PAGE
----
Australian vineyards could soon look very different at ground level if the results of research by the University of Adelaide have the expected impact.
A four-year study led by agronomist Chris Penfold has highlighted the value and importance of planting cover crops below vines to support the soil and suppress weed growth, rather than – as is the norm – killing the weeds with herbicide and leaving the ground bare.
At four sites in four distinct South Australian regions, annual pasture legume and grass cover crops generated yields and financial gross margins equivalent to or greater than the herbicide controls – with the added bonus of helping to repair soils damaged by too much of the old routine.
In the Barossa, the herbicide control treatment generated a lower gross margin than straw mulch, medic alone or mixed with Safeguard ryegrass, with the latter treatment generating long-run increases in gross margins of $1600 to $1700/ha annually above the $5000/ha of the herbicide control treatment.
Penfold notes that such an increase will not necessarily occur on all soil types across the region, but nevertheless he sees it as an outstanding outcome, ‘providing an option for growers to consider where their soil is likely to be similarly responsive’.
Cover crop trial at Nuriootpa
The Eden Valley and Langhorne Creek sites also produced impressive results, but the Riverland raised as many questions as it answered because of its unique conditions.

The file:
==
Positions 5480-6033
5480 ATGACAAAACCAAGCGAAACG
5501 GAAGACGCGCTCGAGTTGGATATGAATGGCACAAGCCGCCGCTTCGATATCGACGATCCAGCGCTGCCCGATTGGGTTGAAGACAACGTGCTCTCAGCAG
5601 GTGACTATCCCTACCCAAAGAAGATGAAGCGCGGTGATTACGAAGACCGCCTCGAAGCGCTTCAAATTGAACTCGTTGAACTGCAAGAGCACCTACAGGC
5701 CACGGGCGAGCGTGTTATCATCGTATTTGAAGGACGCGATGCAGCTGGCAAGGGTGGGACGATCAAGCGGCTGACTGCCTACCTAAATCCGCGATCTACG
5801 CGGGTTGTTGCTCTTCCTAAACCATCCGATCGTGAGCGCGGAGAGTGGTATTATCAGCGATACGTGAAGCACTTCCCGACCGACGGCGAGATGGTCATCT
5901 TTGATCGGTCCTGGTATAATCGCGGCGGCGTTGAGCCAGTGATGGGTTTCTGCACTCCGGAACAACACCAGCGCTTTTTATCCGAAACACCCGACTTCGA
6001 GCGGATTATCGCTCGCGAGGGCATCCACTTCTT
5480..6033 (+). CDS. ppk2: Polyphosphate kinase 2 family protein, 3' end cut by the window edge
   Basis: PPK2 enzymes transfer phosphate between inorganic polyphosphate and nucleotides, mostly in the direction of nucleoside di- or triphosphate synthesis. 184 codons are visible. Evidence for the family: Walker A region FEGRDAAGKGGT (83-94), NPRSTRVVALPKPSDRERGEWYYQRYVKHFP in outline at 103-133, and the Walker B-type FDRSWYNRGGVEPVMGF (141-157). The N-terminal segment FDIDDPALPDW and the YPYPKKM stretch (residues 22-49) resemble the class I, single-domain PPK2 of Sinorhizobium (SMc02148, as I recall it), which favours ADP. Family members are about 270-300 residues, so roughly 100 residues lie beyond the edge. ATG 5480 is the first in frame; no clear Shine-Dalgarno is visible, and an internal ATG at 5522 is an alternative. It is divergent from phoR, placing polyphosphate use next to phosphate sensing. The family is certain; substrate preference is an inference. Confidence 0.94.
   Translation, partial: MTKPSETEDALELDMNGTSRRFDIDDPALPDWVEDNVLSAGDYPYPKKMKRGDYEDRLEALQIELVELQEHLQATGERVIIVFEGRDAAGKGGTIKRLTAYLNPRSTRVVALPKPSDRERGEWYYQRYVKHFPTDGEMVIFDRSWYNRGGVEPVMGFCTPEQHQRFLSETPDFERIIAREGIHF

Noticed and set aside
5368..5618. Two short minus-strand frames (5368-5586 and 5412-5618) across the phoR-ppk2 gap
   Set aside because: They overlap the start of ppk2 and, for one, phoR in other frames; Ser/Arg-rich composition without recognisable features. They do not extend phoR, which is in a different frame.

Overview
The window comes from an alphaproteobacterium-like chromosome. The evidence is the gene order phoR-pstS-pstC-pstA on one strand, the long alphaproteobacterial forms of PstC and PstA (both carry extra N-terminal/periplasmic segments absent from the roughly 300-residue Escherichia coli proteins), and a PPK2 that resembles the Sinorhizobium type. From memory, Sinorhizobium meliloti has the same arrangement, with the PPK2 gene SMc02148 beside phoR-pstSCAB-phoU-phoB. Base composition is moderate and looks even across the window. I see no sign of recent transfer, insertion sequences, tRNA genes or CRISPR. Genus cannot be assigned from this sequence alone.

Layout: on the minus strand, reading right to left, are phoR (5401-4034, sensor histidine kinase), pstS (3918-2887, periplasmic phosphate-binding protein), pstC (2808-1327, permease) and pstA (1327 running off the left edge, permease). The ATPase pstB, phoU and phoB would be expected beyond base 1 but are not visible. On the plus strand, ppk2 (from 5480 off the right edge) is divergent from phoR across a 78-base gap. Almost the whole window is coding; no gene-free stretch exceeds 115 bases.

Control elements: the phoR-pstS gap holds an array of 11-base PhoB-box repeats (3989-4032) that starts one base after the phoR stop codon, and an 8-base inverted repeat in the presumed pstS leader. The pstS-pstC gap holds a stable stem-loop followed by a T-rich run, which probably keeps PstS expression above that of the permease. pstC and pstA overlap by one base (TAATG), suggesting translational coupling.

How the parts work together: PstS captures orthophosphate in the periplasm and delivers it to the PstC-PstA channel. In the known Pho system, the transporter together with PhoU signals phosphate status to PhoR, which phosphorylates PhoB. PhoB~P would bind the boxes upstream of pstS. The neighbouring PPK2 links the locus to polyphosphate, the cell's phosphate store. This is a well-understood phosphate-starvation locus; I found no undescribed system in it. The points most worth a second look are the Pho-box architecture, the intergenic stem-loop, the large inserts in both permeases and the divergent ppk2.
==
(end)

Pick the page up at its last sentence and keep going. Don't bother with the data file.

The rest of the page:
‘You drive into the Riverland and you don’t see weeds growing up into the canopy because they have very good control mechanisms to stop that happening. When you take that away like we did you do find yourself shocked at just how aggressive weeds can be given the warmth and the water supply and the nutrition being pumped in through the drippers. It’s a perfect storm.
‘What we were tackling there in the Riverland was pretty difficult, but we did learn a lot from it and there’s tremendous scope to pursue that further.’
There’s also an acceptance that this needs to be pursued, as growers see the impact of decades of using herbicides and drip irrigation that puts large amounts of water into the same spots. The soil reacts to the drip irrigation, with the Riverland starting to have issues with poor infiltration even with their light sandy soils.
Penfold’s project, in collaboration with colleagues in Adelaide and Wagga Wagga, has provided the blueprint for how to start ameliorating damaged soil with organic matter.
‘While there is still research to be done, and in fact we are still completing the detailed soil biology analysis for two sites from this project, growers and regions can start acting now’, he said.
The key is to get the right plant mix; you can’t just let things go in the under-vine area and hope it will be OK.
You have to make an active decision on adding a species mix that is going to be of benefit to the vines. Get the wrong species and you could have adverse impacts, such as loss of productivity.
The first step, Penfold says, is to ask a local agronomist for guidance on which pasture species are best suited to local conditions.
He expected there to be interest in the project, given that not a lot of work has been done in this area before, but was surprised and heartened by the extent of it. He has spoken at more than 20 seminars or workshops, and other members of the team have been invited to make presentations.
‘That’s why I do this sort of work, to be honest. It’s just fantastic to have access to the growers, particularly through the AWRI roadshow program. The groups pick the topics they want to hear and this area must be of real interest to have been invited to so many places over the years.’
This year he is starting to see adoption of the practices, with some growers putting their toe in the water with small plot trials, while others are embracing the concept with many hectares being planted.